German bank merger no sure thing; U.K. banks open shared hub

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On the hot seat
Wells Fargo CEO Timothy Sloan is scheduled to testify Tuesday before the House Financial Services Committee “newly dominated by Democrats with a decidedly populist tilt," the Wall Street Journal reports. "In the background, nearly every one of the bank’s business lines is under investigation by a government agency, including the Justice Department and the Securities and Exchange Commission. Among the most serious, officials at the Office of the Comptroller of the Currency, one of the bank’s chief regulators, are debating a rare step: whether to force out additional top executives or directors. The OCC has spent so much time dealing with Wells Fargo that it is even considering charging it a special fee.”

“Sloan will tout the scandal-plagued bank’s progress in repaying wrongly charged customers and highlight changes to its risk management,” as well as other steps “the bank has taken to improve its culture and interactions with customers.” And, he will state the bank's commitment "to preventing new problems from arising, despite reports suggesting otherwise."

Sloan's success "will hinge largely on his ability to stay on message in the face of what is expected to be sharp criticism from Democratic lawmakers," American Banker BankThink Editor Victoria Finkle says in this Bankshot.

Wells was one of about 80 investment firms that agreed to refund more than $125 million to clients “who were steered into higher-cost mutual funds without being clearly told about cheaper versions.” Wells agreed to pay back about $17.4 million, “the highest of any company that settled.” By agreeing to pay back clients, “the firms that settled avoided a penalty, marking the biggest example so far of the Securities and Exchange Commission waiving penalties over misconduct.”

ECB gets the assist
“The final straw” that pushed Deutsche Bank and Commerzbank into merger talks “was likely the European Central Bank’s decision last week to quash any hope of imminent rate rises. Anything that could help Deutsche rebuild revenue is turning soft.”

But a merger between Germany’s two biggest — but wounded — banks is hardly a foregone conclusion, despite support from the government and some large shareholders. Two other big investors are still skeptical, “doubting that such a combination would guarantee higher returns.”

The deal would also need to be approved from the banks’ regulators — including the European Central Bank, the Bundesbank and Germany’s banking supervisor BaFin — and that’s not a given. One bank supervisor told the Financial Times that its biggest concern “is whether a failed integration would leave them with an even bigger problem to sort out.”

Wall Street Journal

The damage has been done
The U.K. Parliament is scheduled to vote Tuesday “on a last-ditch effort to strike a deal on the country’s exit from the European Union.” But regardless of how the vote goes, “London’s pre-eminent role in global finance has been diminished. Some of London’s financiers have already voted, spending billions of dollars shifting staff and assets to outposts across Europe.”

Financial Times

Working together
Lloyds Banking Group, Royal Bank of Scotland and Barclays launched a jointly owned and run “business banking hub” in Birmingham Monday, the first of several expected to be opened in other British cities. The facilities, “which will have longer opening hours than traditional branches, will allow businesses to pay in money and checks and exchange cash.” The mini-branches are sprouting “amid rising concerns that branch closures and rising costs could make it too expensive for small companies to process cash.”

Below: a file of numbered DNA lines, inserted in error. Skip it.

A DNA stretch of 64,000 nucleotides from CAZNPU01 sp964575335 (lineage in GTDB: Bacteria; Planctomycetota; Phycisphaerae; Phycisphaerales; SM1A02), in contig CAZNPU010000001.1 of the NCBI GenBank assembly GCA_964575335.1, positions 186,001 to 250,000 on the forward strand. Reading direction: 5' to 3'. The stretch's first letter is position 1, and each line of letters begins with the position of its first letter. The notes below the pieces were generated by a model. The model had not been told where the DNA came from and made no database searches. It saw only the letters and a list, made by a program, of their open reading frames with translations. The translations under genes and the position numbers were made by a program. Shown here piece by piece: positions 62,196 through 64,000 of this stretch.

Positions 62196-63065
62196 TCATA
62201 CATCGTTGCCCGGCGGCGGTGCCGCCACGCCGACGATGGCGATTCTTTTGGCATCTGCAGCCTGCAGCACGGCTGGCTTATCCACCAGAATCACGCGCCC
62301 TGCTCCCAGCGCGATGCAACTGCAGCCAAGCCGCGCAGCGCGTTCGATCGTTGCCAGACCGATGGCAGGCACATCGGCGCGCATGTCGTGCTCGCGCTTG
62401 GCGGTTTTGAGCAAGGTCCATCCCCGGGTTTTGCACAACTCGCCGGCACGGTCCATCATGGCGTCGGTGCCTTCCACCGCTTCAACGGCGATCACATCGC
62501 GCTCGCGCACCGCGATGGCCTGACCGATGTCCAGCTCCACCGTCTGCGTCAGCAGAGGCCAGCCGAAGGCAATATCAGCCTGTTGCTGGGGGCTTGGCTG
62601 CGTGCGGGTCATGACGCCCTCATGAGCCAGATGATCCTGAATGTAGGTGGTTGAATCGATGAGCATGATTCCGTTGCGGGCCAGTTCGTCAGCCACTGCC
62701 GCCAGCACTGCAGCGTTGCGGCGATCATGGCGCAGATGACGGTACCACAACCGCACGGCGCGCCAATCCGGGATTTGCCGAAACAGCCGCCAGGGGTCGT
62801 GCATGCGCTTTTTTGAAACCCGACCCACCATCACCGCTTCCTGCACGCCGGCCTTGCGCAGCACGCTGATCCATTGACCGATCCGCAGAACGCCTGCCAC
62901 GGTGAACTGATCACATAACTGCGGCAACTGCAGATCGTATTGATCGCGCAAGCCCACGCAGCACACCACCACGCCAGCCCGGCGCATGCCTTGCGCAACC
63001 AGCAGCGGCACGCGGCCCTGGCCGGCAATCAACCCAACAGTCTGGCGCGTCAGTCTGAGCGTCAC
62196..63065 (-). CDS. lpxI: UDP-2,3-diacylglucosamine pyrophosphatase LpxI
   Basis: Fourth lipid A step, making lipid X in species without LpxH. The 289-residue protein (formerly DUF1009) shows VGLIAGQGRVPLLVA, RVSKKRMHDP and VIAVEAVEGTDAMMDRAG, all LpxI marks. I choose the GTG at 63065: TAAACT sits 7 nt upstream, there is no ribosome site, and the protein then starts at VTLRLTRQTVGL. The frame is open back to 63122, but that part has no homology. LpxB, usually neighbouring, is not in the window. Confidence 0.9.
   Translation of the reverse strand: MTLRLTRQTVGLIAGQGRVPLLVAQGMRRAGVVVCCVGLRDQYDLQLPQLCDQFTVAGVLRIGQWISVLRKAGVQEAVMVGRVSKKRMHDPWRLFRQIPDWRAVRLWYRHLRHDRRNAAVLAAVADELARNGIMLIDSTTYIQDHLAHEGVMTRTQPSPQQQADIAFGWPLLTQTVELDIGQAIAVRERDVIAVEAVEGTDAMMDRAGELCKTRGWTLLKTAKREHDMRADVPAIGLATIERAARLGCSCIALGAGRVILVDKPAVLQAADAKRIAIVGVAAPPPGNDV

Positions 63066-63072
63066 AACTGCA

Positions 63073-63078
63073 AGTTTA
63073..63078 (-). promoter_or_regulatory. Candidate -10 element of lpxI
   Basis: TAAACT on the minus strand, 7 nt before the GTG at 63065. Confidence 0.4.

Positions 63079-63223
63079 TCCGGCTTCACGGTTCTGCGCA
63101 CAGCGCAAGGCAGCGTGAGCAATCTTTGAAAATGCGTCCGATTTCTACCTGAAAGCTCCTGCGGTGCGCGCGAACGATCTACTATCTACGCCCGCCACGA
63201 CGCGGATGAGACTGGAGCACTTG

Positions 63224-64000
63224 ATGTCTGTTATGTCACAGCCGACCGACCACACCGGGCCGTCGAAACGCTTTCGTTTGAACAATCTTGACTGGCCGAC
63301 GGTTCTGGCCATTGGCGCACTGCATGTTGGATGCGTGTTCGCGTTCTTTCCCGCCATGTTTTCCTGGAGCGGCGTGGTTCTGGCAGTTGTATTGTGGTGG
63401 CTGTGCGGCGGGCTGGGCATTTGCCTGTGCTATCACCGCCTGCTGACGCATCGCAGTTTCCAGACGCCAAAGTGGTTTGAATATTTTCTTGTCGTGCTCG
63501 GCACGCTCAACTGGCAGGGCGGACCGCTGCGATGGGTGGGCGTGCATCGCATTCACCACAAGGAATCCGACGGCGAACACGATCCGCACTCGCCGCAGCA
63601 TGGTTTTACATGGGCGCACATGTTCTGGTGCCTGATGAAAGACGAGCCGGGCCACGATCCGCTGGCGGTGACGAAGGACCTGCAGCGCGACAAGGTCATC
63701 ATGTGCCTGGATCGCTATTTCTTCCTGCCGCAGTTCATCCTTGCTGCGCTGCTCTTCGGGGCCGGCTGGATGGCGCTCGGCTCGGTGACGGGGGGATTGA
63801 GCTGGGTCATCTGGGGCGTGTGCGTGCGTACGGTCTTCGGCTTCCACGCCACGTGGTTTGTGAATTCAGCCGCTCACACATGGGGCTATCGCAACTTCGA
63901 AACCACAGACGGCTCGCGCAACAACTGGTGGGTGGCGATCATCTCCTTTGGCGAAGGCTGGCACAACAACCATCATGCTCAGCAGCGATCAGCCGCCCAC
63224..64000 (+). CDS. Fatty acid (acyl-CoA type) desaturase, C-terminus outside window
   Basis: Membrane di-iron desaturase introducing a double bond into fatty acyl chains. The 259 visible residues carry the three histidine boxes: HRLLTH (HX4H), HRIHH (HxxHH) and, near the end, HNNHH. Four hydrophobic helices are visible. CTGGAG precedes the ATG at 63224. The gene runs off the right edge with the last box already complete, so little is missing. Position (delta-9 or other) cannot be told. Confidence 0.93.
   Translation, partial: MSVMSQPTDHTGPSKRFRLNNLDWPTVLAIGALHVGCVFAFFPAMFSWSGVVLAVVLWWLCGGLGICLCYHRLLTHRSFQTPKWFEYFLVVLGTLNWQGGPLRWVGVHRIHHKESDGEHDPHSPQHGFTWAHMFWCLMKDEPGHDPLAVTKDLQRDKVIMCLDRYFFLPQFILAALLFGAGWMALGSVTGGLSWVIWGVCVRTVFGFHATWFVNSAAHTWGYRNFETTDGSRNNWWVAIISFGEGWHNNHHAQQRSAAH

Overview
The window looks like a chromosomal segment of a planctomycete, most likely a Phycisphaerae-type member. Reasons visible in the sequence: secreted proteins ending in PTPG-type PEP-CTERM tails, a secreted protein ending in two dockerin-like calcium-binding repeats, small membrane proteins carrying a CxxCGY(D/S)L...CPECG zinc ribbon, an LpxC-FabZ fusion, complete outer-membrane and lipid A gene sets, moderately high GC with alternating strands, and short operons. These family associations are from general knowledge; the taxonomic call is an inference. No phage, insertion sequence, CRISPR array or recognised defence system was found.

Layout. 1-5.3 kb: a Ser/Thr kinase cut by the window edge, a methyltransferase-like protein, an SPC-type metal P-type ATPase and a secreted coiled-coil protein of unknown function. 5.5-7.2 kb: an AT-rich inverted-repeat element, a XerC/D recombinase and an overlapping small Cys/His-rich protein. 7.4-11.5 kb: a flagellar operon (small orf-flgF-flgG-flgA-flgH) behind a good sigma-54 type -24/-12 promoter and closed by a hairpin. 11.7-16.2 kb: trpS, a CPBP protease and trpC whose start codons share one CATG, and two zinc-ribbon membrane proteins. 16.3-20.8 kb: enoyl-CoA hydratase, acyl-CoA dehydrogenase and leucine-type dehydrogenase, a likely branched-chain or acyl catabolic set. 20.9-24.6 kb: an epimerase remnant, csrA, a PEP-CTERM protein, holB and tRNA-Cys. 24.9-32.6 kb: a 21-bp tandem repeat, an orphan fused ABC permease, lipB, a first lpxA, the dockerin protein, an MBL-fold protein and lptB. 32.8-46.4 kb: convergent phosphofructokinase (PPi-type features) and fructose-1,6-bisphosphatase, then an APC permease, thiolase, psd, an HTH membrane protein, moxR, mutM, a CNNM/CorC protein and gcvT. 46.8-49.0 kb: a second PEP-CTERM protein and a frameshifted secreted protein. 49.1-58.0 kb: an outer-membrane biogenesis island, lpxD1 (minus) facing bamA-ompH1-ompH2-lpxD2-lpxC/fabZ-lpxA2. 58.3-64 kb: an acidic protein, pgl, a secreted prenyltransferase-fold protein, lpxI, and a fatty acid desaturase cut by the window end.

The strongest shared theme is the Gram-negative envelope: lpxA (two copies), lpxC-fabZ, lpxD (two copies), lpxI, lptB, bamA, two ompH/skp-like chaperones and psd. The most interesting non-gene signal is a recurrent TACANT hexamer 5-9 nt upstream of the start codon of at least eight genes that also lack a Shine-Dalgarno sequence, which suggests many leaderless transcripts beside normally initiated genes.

Reinforcements
Financial regulators in northern Europe are calling for “a pan-European law enforcement authority to combat money laundering as they confront a spiraling scandal that has rocked the region’s banks. The main financial regulators in Estonia, Latvia, Lithuania and Sweden told the Financial Times they had been singled out for criticism over the €200 billion dirty money scandal at Danske Bank and smaller controversies at Swedbank and Nordea. But they insisted responsibility did not lie with them alone.”

Falling short
The report that senior female bankers at UBS have had their bonuses reduced after maternity leave “amounts to dismal public relations for a global bank,” the paper’s editorial board intones. “While it appears to affect women employed only in Switzerland, it can only be demoralizing for women employed by UBS throughout the world to know that its home base operates in such a fashion. It is also a reminder of how much further the financial services industry needs to go to achieve genuine equality.”

Elsewhere

Whatever it takes
Banks in Scandinavia are using unusual tactics, including fashion shows with “tattooed models in mustard robes,” to attract young prospective employees. “As financial services have moved online, banks have to battle with tech giants like Google and Amazon, which boast offices with features like massage rooms, to sign up tech-savvy millennials skilled in areas like artificial intelligence and programming.”

“Banks today are not really banks like they were years ago,” said Christian Ronn Osteraas, head of real estate at Danske Bank. “Banks are more and more IT companies, so the fact that we compete for the same talents also means that we have to offer the same or better physical benefits and services.”

Quotable

“Wells Fargo is a better bank than it was three years ago, and we are working every day to become even better.” — CEO Timothy Sloan, in prepared remarks he is expected to deliver Tuesday to the House Financial Services Committee.

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